About the Author
Dorothy Dunnett was born in 1923 in Dunfermline, Fife, Scotland. Her time at Gillespie's High School for Girls overlapped with that of the novelist Muriel Spark. From 1940-1955, she worked for the Civil Service as a press officer. In 1946, she married Alastair Dunnett, later editor of The Scotsman
Dunnett started writing in the late 1950s. Her first novel, The Game of Kings, was published in the United States in 1961, and in the United Kingdom the year after. She published 22 books in total, including the six-part Lymond Chronicles and the eight-part Niccolo Series, and co-authored another volume with her husband. Also an accomplished professional portrait painter, Dunnett exhibited at the Royal Scottish Academy on many occasions and had portraits commissioned by a number of prominent public figures in Scotland.
She also led a busy life in public service, as a member of the Board of Trustees of the National Library of Scotland, a Trustee of the Scottish National War Memorial, and Director of the Edinburgh Book Festival. She served on numerous cultural committees, and was a Fellow of the Royal Society of Arts. In 1992 she was awarded the Office of the British Empire for services to literature. She died on November 9, 2001, at the age of 78.
Reading Group Guide
The questions, discussion topics, historical background, and author biography are designed to enhance your group's reading and discussion of Dorothy Dunnett's eight bestselling novels in the House of Niccol?. We hope this guide will enrich your experience of these intriguing and adventuresome works of historical fiction.
1. For Discussion: The Spring of the Ram
The "design " that Nicholas vander Poele is making of his trading journey to Trebizond has many threads: one of them is the assembling of a company of brilliant but quarrelsome "experts" who will run a new global commercial enterprise. How are the comic "recruiting" of John le Grant, the subtle binding of Father Godscale, the careful promoting of Loppe, examples of this thread in the design? What in Nicholas himself sometimes hinders this part of the design? As a business, but also as a work of art, who is this design really for?
2. One of the achievements of The Spring of the Ram is the extraordinarily convincing depiction, from the inside, of the mind of an intelligent but spoiled twelve year old girl bent on challenging and possessing her world, whatever the consequences. What are some of the highlights of this portrayal, and what, finally, do you think of Catherine de Charetty?
3. On the same side, for once, as it seems, Nicholas vander Poele and Pagano Doria play the ancient Greek form of polo, tzukanion, before the court of the Emperor in chapter 34, and Father Godscale, noting the similar working of the two agile minds and bodies, recognizes that despite everything "Nicholas was in his element, partly because of the game Doria was giving him." What, more broadly, is the game Pagano Doria is giving Nicholas? How are they alike and different? What understandings do you think are being conveyed as one dies, holding the eyes of the other for long moments, in chapter 38?
4. Nicholas made the yoyo that amuses Cosimo de Medici in the model of a persian toy, but by chapter 33 is reflecting that the Lady Violante of Naxos "was a better toymaster than he. A cord round his middle and running." Is he right? How does this image illuminate the politics of the journey to Trebizond? Does it also illuminate the sexual politics of the novel's last scene?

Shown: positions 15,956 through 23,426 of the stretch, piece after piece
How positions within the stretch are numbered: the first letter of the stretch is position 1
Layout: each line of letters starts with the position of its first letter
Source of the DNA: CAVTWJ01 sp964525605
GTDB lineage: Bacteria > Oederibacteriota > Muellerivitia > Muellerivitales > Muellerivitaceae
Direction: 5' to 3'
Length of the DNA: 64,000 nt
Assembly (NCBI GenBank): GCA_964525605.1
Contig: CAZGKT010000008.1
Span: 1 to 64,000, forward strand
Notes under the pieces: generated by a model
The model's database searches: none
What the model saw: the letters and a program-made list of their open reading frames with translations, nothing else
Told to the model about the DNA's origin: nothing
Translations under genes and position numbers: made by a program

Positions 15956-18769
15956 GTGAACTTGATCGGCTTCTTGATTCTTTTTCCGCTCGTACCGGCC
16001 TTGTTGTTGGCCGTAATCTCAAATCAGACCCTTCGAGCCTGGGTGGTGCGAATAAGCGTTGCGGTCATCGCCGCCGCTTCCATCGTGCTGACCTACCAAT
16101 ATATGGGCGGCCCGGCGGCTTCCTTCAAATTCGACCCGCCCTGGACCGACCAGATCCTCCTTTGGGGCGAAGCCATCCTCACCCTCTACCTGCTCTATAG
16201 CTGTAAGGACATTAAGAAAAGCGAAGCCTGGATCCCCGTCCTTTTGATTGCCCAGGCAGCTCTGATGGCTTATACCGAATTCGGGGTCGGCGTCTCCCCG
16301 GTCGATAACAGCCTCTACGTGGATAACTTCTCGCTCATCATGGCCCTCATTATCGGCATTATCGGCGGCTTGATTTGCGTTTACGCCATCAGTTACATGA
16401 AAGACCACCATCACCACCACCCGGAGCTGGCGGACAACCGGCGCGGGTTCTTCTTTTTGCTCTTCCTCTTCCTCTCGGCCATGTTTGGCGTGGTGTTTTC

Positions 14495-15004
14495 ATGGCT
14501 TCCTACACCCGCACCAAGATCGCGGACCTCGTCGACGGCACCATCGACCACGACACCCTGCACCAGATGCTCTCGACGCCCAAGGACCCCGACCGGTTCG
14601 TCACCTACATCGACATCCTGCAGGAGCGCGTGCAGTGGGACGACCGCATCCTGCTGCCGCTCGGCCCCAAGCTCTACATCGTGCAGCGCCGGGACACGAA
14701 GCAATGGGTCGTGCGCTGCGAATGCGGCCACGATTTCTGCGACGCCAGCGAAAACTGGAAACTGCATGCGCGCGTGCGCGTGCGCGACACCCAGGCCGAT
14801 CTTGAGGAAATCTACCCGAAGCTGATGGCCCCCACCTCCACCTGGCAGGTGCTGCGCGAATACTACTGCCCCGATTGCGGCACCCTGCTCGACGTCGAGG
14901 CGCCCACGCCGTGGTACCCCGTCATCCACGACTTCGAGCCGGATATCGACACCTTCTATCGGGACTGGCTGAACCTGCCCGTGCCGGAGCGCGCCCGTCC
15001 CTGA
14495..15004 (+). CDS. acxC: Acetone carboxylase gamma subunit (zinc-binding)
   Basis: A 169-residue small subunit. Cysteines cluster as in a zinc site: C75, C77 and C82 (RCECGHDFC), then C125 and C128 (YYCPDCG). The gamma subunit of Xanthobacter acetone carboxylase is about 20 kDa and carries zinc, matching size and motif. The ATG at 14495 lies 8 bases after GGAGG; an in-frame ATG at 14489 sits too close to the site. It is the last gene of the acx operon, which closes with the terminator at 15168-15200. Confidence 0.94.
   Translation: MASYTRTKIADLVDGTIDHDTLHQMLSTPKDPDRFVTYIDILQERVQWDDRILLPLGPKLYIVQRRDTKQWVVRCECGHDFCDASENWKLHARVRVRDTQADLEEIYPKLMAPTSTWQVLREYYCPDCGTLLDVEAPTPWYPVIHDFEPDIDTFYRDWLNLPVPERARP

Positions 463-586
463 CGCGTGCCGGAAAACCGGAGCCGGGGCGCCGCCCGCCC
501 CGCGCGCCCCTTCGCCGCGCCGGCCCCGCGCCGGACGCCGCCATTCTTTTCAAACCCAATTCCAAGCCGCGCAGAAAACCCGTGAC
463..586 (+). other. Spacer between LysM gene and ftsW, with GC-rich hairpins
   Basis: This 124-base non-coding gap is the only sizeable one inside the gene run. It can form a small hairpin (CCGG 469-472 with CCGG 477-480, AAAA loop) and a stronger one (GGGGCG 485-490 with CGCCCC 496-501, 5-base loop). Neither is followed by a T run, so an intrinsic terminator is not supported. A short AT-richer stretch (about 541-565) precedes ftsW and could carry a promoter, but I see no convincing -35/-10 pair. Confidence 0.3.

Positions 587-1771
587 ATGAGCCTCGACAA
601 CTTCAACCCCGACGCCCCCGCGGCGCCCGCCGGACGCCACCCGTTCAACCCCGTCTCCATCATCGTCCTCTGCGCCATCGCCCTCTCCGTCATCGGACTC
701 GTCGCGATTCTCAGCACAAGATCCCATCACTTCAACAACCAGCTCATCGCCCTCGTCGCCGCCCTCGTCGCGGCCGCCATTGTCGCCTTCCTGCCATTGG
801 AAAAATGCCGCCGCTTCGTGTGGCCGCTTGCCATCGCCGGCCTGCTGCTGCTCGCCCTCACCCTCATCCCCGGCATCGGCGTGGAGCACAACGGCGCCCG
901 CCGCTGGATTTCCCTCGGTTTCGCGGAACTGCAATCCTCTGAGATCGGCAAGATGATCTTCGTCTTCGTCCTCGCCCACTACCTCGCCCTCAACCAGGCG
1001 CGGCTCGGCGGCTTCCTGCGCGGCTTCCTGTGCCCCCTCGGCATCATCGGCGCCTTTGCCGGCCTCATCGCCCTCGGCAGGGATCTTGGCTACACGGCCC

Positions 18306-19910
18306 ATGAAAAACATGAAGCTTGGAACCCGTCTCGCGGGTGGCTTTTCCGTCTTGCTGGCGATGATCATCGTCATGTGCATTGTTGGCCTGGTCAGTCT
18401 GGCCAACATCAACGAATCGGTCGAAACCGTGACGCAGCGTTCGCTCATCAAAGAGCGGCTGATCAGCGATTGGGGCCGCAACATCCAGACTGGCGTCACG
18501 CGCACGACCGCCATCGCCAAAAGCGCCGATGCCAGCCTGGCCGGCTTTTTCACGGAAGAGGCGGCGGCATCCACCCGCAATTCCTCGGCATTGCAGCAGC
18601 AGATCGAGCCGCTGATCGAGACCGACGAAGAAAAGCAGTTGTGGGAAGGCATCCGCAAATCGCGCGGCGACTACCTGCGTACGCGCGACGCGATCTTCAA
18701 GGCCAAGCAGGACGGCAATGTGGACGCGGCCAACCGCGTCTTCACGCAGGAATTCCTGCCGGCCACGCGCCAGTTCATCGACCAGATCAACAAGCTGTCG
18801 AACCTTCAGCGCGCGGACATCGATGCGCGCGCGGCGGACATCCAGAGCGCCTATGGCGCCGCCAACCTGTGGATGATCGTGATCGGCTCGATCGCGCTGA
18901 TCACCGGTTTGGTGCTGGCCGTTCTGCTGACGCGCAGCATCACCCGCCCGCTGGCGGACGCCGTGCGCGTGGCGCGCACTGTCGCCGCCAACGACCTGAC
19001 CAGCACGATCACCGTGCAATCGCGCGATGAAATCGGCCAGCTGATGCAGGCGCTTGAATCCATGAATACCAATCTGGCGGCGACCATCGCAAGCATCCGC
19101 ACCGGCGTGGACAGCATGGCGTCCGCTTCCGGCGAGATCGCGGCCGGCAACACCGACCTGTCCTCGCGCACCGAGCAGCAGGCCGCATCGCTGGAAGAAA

5. Intimate enemies, Nicholas vander Poele and Simon de St. Pol have each struck a consummately agonizing blow at the other through an angry young woman. Did they know they were doing so? What are some of the other ironies and potential tragedies here? How else does Nicholas feel and respond to what Marion de Charetty has called "the wound of Simon's enmity"?
6. For Discussion: The House of Niccol?
Throughout the eight books of the House of Niccol? series a picture emerges of Sophie de Fleury, the mother of Nicholas, and of her centrality in the life of her son. Can you put this picture together now --the Sophie of rumor and gossip, the Sophie of Nicholas's slowly revealed memories, of his maturer judgement, of Andro Wodman's reporting? Are there still some mysteries and obscurities in this portrait?
7. The House of Niccol? series offers a sustained and in many ways highly sophisticated version of the changes in intellectual , political and psychological structures which mark the transition from the medieval to the modern world. But like any good set of historical novels it abounds too in individual scenes and characters of great emotional, dramatic, and visual power, or stylistic verve, "set pieces" which hang in the memory even longer, perhaps, than the plot or the author's philosophy of history. What are some of your favorites here--scenes of comic impact or tragic illumination? Best-drawn villain or victim, most vexatious female adolescent? Most breathtaking fight or chase? Most engrossing moment of romance? Most stunning surprise?
8. At the opening of the second volume of the series, and at the closing of the last volume, the voice of an astrologer-character replaces that of the novelist-narrator. What do you make of this--some invitation to compare and contrast those two professions?
9. Some readers will have come to the Niccol? series after reading the Lymond Chronicles, to which they are a 'prequel'; others have now finished the Niccol? series and will go on to the sequel, the Lymond Chronicles. What are some of the dividends of doing it the first way? The second way? How (after a reading of both) are these two heroes, these two worlds, these two intricate plots, alike and different?